In-class group activity 14:

Semiconductors have a small gap between the valence and the conduction band.  At room temperature some electrons can gain enough energy from thermal agitation to lift them from the valence band to the conduction band. Quantum Dots are small semiconductor particles with a radius of a few nanometers.  The Quantum Dots in our solutions are made from indium phosphide.  The band gap for this semiconductor in bulk is

Eg = 2.15*10-19 J.

Photons with energy hf > 2.15*10-19 J = 1.34 eV can excite electrons from the valence into the conduction band in bulk material. In the conduction band the electrons are free to move and can be modeled as a free particle in a box with effective mass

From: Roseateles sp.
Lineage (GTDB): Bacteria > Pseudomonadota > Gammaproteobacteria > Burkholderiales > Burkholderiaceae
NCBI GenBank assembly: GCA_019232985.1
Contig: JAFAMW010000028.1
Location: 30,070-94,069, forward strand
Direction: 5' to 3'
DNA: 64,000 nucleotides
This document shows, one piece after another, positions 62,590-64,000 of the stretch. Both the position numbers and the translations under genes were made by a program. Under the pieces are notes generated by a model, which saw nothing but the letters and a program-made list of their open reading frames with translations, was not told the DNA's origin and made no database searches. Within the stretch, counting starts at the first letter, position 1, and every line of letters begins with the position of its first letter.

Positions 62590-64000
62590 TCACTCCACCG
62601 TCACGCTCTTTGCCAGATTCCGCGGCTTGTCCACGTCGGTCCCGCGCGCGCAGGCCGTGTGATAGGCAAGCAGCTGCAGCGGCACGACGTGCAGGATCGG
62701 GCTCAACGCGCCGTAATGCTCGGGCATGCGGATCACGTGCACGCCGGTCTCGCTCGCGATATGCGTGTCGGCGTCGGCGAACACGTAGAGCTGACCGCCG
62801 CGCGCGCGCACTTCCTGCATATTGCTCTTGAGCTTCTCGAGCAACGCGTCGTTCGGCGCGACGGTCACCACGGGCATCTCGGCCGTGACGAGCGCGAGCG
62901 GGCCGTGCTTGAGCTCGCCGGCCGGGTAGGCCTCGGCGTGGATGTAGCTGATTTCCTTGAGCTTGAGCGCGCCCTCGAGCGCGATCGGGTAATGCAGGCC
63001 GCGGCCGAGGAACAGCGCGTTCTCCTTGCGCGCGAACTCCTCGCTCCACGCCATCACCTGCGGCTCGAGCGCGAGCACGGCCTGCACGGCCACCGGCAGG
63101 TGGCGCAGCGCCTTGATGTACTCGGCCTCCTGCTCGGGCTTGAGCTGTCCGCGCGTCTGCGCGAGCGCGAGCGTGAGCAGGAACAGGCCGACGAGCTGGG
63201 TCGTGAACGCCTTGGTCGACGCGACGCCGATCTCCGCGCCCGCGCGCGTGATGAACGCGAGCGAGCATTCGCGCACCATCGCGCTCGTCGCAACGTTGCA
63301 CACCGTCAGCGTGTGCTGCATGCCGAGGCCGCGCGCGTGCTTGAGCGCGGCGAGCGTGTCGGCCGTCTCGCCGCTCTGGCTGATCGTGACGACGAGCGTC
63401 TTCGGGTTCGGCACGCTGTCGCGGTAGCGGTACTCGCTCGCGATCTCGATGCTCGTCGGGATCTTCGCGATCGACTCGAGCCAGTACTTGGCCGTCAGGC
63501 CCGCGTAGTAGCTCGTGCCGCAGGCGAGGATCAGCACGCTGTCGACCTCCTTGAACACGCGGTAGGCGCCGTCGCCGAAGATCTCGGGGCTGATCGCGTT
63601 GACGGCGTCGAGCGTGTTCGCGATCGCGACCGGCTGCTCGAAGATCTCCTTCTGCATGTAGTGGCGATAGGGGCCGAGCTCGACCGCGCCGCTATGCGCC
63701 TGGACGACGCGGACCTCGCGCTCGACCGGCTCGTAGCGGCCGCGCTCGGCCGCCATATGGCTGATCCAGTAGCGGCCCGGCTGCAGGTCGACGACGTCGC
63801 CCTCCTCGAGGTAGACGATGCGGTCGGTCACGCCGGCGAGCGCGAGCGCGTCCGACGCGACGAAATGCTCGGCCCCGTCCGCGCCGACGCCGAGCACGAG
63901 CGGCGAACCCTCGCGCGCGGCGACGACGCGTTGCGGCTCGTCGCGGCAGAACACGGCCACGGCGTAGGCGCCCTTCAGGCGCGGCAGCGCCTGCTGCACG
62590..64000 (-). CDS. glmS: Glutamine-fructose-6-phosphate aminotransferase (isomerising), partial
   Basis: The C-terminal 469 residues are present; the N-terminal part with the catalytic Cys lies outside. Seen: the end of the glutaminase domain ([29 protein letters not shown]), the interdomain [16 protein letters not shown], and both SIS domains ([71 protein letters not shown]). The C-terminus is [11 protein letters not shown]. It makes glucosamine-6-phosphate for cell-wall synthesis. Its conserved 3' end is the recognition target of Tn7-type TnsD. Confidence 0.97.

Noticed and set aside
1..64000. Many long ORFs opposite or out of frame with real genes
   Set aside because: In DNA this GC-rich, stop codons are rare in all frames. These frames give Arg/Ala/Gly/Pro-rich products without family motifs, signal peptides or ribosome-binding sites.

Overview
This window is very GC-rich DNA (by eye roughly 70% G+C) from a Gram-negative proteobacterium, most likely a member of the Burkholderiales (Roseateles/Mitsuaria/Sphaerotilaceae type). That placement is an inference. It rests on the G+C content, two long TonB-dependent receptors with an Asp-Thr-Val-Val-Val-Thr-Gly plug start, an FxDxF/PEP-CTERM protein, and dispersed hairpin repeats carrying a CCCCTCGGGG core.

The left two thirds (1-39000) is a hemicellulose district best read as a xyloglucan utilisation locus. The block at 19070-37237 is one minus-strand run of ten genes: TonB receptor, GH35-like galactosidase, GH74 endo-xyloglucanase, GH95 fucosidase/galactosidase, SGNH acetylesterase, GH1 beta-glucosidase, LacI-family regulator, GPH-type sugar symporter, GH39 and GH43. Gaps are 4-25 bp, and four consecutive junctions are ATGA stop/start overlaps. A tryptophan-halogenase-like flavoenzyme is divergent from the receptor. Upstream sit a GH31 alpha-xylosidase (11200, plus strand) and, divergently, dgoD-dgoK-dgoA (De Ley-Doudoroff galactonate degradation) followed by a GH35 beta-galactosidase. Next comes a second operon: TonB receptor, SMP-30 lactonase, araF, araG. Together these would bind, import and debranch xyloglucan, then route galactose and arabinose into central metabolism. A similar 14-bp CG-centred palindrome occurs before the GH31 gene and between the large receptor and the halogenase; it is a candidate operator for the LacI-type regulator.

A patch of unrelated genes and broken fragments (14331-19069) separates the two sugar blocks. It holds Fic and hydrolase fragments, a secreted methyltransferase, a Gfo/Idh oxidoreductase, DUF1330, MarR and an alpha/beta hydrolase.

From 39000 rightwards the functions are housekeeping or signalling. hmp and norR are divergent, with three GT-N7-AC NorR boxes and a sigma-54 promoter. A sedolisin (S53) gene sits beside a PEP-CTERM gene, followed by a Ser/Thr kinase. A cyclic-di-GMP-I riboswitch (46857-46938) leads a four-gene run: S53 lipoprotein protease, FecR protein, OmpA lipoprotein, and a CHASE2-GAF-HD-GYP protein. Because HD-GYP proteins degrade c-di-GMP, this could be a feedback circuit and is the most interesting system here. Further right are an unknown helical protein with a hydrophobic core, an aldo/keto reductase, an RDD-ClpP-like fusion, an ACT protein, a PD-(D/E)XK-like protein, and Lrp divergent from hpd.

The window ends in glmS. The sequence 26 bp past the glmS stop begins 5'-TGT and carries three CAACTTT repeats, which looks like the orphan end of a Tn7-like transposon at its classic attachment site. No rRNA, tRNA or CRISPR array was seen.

me(eff) = 7.29*10-32 kg.

The holes in the valence band are also free to move and can be modeled as a free particle in a box with effective mass

mh(eff) = 5.47*10-31 kg.

The ground state energy of a particles in a 3D spherical box is E = π2ħ2/(2mR2).  For large boxes (large Quantum Dots, R > mm) the ground state energy is practically zero.  But for small boxes (small Quantum Dots) this ground state energy can be comparable to the band gap Eg, and a photons needs appreciably more energy to excite and electron from the valence to the conduction band than in bulk material.

Ephoton = π2ħ2/(2me(eff)R2) + π2ħ2/(2mh(eff)R2) + Eg.

[Creating the electron hole pair takes energy Eg.  But in a small box the electron and the hole cannot be created with zero energy. The minimum energy the electron must receive is its ground state energy in the box, π2ħ2/(2me(eff)R2), and the minimum energy the hole must receive is its ground state energy in the box, π2ħ2/(2mh(eff)R2).

When the electron and the hole recombine, a photon is emitted.  By measuring the energy of the photons that are emitted, we can determine the size of the Quantum Dots.

R2 =  0.5*π2ħ2(1/me(eff) + 1/mh(eff))/(Ephoton - Eg)
=  [8.52*10-37/(1.99*10-25/
λ(m) - 2.15*10-19)]m2.